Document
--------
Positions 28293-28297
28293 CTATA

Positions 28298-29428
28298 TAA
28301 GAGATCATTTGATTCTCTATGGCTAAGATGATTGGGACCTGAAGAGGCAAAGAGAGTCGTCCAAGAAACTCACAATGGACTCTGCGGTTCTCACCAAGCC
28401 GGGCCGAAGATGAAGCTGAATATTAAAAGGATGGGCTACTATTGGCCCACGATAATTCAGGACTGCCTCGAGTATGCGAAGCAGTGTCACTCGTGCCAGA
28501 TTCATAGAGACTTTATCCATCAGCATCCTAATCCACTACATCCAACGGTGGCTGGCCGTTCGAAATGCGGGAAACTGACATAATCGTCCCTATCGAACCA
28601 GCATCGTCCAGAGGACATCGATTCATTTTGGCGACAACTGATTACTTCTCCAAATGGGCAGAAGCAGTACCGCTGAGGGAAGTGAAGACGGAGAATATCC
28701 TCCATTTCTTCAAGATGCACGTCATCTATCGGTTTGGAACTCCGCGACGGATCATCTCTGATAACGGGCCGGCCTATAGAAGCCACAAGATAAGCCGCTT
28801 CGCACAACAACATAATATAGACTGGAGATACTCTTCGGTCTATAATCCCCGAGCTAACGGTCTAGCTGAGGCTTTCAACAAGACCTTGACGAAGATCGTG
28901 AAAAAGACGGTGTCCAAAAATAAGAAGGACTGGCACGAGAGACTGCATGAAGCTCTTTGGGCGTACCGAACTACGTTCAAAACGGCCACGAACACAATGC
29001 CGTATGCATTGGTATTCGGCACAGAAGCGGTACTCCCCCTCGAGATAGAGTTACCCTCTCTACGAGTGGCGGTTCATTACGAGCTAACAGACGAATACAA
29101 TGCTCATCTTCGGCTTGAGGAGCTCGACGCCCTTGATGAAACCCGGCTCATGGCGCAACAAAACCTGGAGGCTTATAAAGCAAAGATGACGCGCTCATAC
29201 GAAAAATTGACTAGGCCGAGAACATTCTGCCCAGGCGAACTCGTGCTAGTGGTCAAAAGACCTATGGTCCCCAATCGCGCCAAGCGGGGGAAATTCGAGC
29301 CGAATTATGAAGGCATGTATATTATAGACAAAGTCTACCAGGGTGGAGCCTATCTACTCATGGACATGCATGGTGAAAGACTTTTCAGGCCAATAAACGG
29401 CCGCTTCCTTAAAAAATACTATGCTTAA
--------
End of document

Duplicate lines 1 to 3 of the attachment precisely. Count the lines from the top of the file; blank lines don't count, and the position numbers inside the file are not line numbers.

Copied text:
Positions 28293-28297
28293 CTATA

Positions 28298-29428